Visitors Must Pay And Reserve Online to Access Hanauma Bay Nature Preserve

To combat no-shows, the state is requiring visitors to pay upon making their reservations.
Hanauma Bay Pacific Ocean Snorkel Site On Oahu Hawaii
Photo: Getty Images/ehabaref

Starting Dec. 1, 2021, non-Hawaiʻi residents—visitors—will have to pay the entrance fee to Hanauma Bay Nature Preserve online when making a reservation with the state’s online reservation system.

Last year Hanauma Bay had reopened with an online system allowing visitors and locals to reserve a time slot at the nature preserve up to 48 hours in advance, which became a necessary step for many as the park also imposed a 720 visitor limit per day. However, with the online reservation system not requiring payment upfront—until now, that is—the state ran into the problem of people not showing up for their appointed times, effectively robbing someone else of an opportunity to see the magnificent bay.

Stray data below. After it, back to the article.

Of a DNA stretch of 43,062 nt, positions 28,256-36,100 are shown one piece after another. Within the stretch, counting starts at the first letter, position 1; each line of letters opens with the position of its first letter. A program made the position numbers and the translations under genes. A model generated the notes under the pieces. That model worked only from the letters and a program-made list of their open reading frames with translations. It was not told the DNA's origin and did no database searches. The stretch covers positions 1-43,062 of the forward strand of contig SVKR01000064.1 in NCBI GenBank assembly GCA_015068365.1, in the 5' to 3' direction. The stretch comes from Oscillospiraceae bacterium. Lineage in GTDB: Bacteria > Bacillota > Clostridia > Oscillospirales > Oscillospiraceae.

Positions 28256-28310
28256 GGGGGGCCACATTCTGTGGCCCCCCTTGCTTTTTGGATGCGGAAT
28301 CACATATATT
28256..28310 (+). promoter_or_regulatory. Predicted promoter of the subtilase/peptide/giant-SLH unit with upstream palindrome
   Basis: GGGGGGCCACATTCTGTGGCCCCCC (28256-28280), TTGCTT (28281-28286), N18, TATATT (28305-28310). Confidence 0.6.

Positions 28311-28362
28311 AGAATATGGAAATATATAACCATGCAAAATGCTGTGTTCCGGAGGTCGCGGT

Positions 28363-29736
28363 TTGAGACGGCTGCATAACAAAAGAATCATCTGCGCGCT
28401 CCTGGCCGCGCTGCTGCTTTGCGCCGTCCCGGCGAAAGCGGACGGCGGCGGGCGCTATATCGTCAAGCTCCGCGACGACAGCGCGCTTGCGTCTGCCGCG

“When we first launched the online reservation system in April one of the first things we noticed were ‘no shows’, or people not honoring their confirmed reservations,” said Laura H. Thielen, Honolulu Department of Parks and Recreation Director. “Not only did this take away a spot from another visitor, but it also resulted in the potential lost revenue if that reservation was made by a malihini visitor.”

To counter this, visitors will now have to pay via credit card to confirm reservations to Hanauma Bay. Entry for non-residents remains at $25 per person (there is no charge for children 13 and under), with an additional 2.35% service fee for the online payment and payments are non-refundable. Reservations are non-transferable, and valid photo identification matching the reservation is required prior to entry. Reservations can be made for up to 10 people at a time, including a maximum of 5 adults and 5 children.

“With payment now being accepted when the reservation is made, it motivates the visitor to honor that commitment, while also ensuring the funds are gathered to directly improve the nature preserve,” says Thielen. Hawaiʻi residents can still enter the park without a reservation for the first two hours of operation, from 7 a.m. to 9 a.m., Wednesdays through Sundays.

If you need more information on how to enter Hanauma Bay Nature Preserve, call (808) 768-3003 on weekdays from 7:45 a.m. until 4:30 p.m. or email

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